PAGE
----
by Tamera H. Bennett
March 10, 2008
I am starting a post on asking permission with the following statement: The IP ADR Blog has a great idea in which they are working through the alphabet for post topics. Do I need permission from them to use this same idea? I think not. Ideas may be protected by patent law and may also be protected under certain contract theories. Using the alphabet to organize a topic is not original to the blog in question; just read a children’s book. So this idea is not protectable, but the expression may very well be protected. What if I copied the blog post written by someone else, would I need permission then?
I may not have asked permission for the A, B, C’s, but I did ask permission to copy the blog post in its entirety below. Why? The blog post itself is protected by copyright. The post is in reference to “ways to avoid a claim of copyright infringement.”
The Easiest Way to Get What You Want: Say Please
Posted on February 28, 2008 by Victoria Pynchon
Recently I re-posted Five Ways to Minimize Risk of Copyright Liability from Citizen Media here.
Today, IP attorney extraordinaire Tamera Bennett (left) dropped by to remind us of our own ADR “core values,” i.e., self-determination and respect for the rights of others.
Instead of simply approving Tamera’s comment, I decided to bring it up here for everyone to see.
The easiest way to get along with our fellow artists?
Get a license!
If you have genuine affection for the work of another, drop them a line, pick up a phone, send a carrier pigeon.
“I really love your work.”
Then ask for permission to use it.
Just do what your mother taught you. Ask nicely. Say please. Then thank the nice copyright owner for being so generous with his/her work. You’d be amazed at people’s generosity, especially when you couple it with a (true) statement such as “I’m a young artist and don’t have a lot of money but would really like to . . . . . ”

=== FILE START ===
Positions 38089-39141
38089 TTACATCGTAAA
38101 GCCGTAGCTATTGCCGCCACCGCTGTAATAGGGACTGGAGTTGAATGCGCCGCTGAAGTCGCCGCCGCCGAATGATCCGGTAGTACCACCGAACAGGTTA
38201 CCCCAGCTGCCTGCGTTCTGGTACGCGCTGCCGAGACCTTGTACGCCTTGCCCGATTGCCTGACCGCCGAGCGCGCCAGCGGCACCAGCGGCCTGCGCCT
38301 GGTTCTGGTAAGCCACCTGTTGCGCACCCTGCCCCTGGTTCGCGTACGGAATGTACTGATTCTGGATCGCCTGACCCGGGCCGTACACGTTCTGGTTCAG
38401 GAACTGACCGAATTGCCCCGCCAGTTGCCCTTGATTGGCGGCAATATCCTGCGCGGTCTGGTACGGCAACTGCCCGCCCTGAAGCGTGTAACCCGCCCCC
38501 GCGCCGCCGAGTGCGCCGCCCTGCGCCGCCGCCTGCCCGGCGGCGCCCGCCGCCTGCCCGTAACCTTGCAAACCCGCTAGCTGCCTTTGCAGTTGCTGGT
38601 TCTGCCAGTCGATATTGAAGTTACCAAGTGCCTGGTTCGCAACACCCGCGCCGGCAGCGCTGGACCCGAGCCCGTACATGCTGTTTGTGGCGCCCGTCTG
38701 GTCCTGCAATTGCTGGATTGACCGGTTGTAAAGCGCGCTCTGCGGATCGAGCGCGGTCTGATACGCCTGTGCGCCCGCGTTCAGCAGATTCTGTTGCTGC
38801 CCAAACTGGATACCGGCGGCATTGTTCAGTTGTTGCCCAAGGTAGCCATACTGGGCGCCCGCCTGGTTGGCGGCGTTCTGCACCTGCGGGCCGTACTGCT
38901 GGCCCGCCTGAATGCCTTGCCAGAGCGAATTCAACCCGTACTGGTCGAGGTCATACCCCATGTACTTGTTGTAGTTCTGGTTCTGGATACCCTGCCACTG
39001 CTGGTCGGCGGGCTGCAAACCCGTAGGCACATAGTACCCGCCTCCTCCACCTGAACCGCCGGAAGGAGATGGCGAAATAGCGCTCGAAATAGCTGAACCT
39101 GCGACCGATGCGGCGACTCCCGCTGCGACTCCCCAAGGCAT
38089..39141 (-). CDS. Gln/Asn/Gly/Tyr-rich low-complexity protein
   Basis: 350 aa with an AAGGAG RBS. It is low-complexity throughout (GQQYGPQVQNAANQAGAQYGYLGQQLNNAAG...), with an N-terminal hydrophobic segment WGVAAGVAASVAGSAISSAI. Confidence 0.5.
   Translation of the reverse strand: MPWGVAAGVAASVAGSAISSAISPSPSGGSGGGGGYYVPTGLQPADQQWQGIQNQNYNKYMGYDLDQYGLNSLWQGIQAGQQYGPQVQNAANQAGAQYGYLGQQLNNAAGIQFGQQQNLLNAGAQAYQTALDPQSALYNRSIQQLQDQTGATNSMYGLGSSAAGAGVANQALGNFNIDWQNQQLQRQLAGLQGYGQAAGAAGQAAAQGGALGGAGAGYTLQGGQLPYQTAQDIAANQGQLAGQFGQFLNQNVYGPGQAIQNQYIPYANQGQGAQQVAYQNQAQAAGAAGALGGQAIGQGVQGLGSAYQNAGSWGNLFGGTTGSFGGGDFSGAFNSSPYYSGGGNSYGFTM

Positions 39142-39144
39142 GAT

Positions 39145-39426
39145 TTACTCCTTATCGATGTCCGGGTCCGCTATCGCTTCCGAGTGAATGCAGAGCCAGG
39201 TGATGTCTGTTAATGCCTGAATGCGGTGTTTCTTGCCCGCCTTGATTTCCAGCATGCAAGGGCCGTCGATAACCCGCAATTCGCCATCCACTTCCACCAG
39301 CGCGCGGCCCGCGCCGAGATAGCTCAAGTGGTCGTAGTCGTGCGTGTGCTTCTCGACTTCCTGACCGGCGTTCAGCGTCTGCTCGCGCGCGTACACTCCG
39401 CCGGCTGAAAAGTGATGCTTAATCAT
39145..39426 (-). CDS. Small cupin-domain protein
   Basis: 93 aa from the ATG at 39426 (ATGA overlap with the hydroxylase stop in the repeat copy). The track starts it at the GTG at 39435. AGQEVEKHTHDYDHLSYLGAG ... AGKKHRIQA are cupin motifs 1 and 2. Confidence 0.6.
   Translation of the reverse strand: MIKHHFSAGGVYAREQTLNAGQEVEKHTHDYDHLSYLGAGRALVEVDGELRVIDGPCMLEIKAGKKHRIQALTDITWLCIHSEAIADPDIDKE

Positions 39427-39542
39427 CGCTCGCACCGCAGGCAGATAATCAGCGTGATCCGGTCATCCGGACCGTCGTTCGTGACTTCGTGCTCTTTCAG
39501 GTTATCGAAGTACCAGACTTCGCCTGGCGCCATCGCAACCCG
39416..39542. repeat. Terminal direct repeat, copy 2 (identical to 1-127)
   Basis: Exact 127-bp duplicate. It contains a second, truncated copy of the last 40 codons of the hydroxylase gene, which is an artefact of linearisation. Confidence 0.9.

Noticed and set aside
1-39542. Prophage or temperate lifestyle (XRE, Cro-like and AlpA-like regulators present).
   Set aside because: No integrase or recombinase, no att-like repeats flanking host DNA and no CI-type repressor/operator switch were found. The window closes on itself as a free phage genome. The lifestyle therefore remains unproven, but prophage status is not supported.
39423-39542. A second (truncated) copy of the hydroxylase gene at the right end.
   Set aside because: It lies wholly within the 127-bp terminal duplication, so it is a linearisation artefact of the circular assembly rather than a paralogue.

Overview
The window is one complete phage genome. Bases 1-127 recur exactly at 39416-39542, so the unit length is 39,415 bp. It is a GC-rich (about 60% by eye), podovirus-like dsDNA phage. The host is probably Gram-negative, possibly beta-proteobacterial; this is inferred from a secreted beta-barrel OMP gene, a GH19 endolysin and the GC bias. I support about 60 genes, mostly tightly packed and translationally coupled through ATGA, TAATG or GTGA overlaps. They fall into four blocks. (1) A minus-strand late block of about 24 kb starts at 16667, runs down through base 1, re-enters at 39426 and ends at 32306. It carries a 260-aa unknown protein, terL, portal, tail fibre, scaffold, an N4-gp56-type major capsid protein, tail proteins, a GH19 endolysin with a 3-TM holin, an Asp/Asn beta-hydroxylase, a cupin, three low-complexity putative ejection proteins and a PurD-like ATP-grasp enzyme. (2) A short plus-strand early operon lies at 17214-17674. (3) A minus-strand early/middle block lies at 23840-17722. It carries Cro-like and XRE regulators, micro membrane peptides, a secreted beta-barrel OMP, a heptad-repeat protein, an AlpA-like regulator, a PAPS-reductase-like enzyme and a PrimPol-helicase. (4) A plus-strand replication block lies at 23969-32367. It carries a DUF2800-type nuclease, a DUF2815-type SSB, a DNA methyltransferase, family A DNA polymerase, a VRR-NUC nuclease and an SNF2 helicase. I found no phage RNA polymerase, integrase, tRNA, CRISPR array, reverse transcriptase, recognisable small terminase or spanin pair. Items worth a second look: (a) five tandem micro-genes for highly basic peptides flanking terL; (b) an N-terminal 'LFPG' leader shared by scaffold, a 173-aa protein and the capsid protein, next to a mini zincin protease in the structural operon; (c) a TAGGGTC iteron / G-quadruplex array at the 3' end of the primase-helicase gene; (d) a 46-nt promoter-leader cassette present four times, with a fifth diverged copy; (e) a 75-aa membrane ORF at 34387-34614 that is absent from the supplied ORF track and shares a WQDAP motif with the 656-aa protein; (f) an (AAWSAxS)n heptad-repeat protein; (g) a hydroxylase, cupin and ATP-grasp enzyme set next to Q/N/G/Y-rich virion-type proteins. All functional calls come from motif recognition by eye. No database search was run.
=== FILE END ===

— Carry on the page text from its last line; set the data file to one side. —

If you can’t say that, i.e., if you have the money to pay the license fee, for heaven’s sake support your fellow artists.
Tamera’s comment below. See her blog, Current Trends in Copyright, Trademark and Entertainment Law here.
I have several concerns with the listing of ways to avoid copyright infringement.
1. “Use only as much of the copyrighted work as is necessary to accomplish your purpose or convey your message” —- Clients come to me and want to know how much of the song can I use or can I reprint a portion of this chapter of the book, or can I use this poster in something else. I advise the client to get a license. Fair Use is a defense which is very difficult to win. There is no cut-and-dry rule that you can use three bars from the song before liability attaches.
2. Add something new or beneficial (don’t just copy it — improve it!) — This trips folks up all the time. Adding something new does not protect you from copyright infringement. You need a license to create a derivative work. Adding something new to someone else’s copyright is a violation of the copyright owner’s exclusive right to allow for the creation of derivative works.
Remember, if you did not create it, you probably need a license to use it.